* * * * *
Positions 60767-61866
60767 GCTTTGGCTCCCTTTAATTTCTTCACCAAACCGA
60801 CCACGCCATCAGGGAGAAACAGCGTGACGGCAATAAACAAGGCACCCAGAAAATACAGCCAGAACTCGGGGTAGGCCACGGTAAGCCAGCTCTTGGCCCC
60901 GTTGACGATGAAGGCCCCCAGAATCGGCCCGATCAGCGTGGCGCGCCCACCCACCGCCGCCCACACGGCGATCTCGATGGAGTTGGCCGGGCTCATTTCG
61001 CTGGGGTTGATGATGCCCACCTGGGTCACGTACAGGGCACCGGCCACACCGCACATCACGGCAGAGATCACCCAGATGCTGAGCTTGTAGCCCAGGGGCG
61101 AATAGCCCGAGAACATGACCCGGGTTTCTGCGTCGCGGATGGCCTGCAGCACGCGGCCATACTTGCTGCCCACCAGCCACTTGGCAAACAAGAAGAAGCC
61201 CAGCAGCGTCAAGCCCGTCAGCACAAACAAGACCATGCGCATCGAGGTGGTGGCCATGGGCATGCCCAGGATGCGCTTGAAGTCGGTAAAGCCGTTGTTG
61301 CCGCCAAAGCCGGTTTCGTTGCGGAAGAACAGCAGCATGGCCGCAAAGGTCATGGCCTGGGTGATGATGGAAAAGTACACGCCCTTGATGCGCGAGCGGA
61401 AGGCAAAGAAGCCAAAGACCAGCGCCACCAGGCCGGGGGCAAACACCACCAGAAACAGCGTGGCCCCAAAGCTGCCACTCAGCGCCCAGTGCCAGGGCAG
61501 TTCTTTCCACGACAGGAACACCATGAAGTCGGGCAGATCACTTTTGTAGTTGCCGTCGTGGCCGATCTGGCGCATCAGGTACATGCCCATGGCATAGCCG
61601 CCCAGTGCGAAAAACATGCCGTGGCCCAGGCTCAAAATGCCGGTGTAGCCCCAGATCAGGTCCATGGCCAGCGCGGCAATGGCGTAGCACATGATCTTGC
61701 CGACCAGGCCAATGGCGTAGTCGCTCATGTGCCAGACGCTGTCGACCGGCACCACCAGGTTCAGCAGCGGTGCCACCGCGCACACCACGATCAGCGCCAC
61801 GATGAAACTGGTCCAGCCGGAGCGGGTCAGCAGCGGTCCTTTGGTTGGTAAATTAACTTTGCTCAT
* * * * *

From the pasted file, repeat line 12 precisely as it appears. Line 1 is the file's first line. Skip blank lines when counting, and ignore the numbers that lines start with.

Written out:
61701 CGACCAGGCCAATGGCGTAGTCGCTCATGTGCCAGACGCTGTCGACCGGCACCACCAGGTTCAGCAGCGGTGCCACCGCGCACACCACGATCAGCGCCAC